Manchester-born journalist and author Howard Jacobson’s latest novel was written in a “fury of disbelief” after the US election in November. Comic fairytale Pussy (Jonathon Cape, £12.99) tells the story of Prince Fracassus, heir to the Duchy of Origen, famed for its golden-gated skyscrapers and casinos, who passes his boyhood watching reality TV shows and imagining himself to be the Roman Emperor Nero. Fracassus seems to be the last person capable of leading his country, but what seems impossible becomes reality.
In February you published The Dog’s Last Walk, a collection of your Independent columns, and in April you published Pussy. Can fiction allow you to explore the real world in a way that journalism can’t?
Yes. It frees you for play. It frees you, in Swift’s words, to vex. But it doesn’t free you from the responsibility of thought. In fact the columns you refer to often had those freedoms because I wrote them more in the spirit of fiction than journalism. There was never, for me, a clean division between fiction and essay-writing; I liked each to bleed into the other. The best novelists make the best essay writers. And a good novel is nearly always a good essay, in a way.
Is it right to presume Pussy wasn’t a book that you had planned to publish?
Until the morning of Trump’s election I didn’t know I was going to write Pussy. I was already working on a novel, and I don’t like laying one work aside to start another. But I thought my head would explode if I didn’t have a go at a fairytale or fantasy about what was already too fantastical to believe. A farce, a tragedy, a pantomime, a cartoon, a denunciation – I didn’t know what. But I had to do something. Had I known how to write music I might have tried a cantata or an operetta or an oratorio or a musical.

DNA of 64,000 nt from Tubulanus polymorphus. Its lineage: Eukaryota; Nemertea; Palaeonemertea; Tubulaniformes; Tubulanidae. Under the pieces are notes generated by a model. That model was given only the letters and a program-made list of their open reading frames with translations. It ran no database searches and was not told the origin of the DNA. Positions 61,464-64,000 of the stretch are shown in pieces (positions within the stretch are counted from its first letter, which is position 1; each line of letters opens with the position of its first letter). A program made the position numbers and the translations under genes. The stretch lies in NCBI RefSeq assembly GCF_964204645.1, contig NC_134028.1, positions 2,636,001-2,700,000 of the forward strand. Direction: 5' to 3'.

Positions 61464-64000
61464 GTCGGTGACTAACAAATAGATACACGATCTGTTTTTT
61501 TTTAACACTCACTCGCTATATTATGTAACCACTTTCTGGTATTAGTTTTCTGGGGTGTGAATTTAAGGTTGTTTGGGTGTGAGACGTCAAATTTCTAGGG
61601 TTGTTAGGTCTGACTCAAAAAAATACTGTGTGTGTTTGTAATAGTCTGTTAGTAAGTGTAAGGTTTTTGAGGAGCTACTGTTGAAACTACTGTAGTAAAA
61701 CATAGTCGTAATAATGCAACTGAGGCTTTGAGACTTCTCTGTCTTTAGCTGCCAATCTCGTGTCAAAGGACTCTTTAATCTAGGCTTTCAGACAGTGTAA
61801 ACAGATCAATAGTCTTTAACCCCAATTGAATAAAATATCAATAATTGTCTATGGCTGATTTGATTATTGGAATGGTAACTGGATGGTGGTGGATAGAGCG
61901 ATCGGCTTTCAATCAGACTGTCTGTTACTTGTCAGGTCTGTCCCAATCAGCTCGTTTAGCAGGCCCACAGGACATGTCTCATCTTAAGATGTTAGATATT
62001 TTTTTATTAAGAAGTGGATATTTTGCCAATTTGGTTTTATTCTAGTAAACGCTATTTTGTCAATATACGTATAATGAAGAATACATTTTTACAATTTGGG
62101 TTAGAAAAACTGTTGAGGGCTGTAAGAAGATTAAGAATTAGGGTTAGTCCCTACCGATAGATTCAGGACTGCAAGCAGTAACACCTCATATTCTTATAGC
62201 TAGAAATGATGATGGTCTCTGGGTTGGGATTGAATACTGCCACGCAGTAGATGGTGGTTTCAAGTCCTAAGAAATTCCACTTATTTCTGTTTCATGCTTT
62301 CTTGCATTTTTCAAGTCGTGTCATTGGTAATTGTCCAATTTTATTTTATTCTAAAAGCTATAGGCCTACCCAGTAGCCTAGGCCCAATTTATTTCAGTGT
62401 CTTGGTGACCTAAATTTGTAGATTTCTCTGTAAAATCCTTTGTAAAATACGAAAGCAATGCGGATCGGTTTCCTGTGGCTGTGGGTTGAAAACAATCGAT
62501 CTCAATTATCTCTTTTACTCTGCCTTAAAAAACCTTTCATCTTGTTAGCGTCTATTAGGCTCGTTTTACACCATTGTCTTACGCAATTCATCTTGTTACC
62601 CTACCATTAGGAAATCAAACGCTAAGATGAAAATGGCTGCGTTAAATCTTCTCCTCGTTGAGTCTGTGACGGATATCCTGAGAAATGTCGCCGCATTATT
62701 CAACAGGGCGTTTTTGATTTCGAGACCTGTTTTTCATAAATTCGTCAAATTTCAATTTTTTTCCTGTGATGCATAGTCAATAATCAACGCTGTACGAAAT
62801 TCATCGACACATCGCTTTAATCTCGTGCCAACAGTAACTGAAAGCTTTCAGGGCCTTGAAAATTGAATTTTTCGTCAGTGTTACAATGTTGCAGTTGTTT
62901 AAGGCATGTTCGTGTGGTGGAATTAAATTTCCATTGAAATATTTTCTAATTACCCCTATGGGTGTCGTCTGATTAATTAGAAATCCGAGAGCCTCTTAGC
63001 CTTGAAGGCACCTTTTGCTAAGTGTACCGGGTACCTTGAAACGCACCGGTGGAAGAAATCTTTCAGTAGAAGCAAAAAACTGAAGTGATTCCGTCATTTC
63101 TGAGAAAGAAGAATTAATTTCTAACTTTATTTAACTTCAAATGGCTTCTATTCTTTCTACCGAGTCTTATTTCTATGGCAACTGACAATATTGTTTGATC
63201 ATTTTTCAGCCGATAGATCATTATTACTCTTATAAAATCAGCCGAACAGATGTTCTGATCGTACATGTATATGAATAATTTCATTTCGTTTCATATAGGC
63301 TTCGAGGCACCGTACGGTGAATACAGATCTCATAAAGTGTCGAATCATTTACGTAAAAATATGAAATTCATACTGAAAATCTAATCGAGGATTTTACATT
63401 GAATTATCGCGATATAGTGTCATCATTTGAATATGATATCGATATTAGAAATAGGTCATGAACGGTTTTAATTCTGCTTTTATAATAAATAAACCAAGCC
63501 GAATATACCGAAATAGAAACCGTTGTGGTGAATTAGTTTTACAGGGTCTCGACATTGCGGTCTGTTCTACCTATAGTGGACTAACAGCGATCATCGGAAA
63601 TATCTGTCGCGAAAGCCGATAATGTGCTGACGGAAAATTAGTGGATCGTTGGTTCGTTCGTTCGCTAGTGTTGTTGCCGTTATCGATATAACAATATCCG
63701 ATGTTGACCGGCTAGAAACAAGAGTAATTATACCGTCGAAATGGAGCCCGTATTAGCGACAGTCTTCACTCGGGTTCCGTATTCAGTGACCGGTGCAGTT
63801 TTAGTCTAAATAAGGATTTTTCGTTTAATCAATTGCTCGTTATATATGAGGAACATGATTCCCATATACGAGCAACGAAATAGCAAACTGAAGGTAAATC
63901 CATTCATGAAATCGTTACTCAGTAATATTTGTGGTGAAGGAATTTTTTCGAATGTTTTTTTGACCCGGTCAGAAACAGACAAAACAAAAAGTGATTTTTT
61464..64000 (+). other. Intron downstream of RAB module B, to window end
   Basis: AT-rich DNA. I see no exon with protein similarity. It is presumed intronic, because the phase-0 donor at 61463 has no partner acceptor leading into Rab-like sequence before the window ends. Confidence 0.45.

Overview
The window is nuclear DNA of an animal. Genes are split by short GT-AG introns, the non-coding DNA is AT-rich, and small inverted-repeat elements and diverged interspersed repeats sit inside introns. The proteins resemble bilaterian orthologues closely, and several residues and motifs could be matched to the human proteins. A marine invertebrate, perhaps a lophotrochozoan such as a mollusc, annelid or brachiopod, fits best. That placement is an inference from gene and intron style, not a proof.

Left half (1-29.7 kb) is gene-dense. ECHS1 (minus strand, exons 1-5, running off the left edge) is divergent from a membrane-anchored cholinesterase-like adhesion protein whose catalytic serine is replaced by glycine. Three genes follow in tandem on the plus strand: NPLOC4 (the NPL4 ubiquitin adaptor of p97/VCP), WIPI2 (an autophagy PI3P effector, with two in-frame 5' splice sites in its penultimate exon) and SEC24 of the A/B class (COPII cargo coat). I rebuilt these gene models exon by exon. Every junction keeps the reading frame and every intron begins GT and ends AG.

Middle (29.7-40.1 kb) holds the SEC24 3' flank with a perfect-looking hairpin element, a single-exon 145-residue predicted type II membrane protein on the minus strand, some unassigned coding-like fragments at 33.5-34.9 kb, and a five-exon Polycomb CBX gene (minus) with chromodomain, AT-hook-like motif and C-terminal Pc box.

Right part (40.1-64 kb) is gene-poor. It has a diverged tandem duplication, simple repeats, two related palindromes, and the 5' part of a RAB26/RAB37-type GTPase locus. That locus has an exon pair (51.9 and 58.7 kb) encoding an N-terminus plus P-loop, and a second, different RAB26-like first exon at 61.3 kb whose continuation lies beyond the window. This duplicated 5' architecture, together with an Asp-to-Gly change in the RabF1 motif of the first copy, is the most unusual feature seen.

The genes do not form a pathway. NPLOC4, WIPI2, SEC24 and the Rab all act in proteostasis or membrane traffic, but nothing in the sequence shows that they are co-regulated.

Is humour our best defence against Trump and all he represents?
I don’t know whether there is any defence. But we must try to understand him, and even more importantly, the forces that elevated him. And without doubt we must deride the phenomenon and never allow it to feel normal. Comedy is part of that derision but not comedy of a light and frothy sort. Sometimes there is absurdity that lies too deep for laughter. The important thing is that we loose a stream of derision that never lets up. And if that offends those who put Trump in power, that’s their bad luck. Those who create a monster share in his monstrosity.
Between Trump and emojis, are we living in a thumb culture?
Yes. Between the thumbs up and the thumbs down resides everything that’s important.
You write: “The beast came not out of the sea but their own hearts.” What were the political processes that led to Trump’s rise?
That’s too big a question to answer here even if I knew how to answer it. And it’s not any of the political processes that interest me. It’s the cultural, one might even say human, aspect of this that I write about in Pussy. Trump told a cheering crowd that he loved the uneducated. What he didn’t say, but clearly meant, was that he needed them to stay that way. Brexiteers drove a similar wedge between the educated and the uneducated. This might look like a blow for the people against elites, but in actuality it is an act of disempowerment. The people should not be persuaded that education is their enemy. It is their right. Those who voted for Trump voted against themselves.
Can the beast be persuaded to go back in again?
Persuaded, no. But if things start to go wrong, this beast will slink back to the sea shore and slide back into the sea. He won’t allow himself to be pushed. It’s part of his fantasy of self that he has made himself.
Will you be turning your pen towards Brexit?
I already have. Some of the philosophy of Brexit, and some of its exponents, crop up in Pussy. They too, after all, bear some responsibility for the climate in which Trump has prospered.
Can Manchester grow in its own way or is it destined to turn into a mini-London?
I think it will always be itself. Geography, weather, the low clouds, language and a powerfully independent sardonic sense of humour are guarantees of its individuality. I love London, in part because it’s a sort of everywhere. I love Manchester because it could be nowhere else.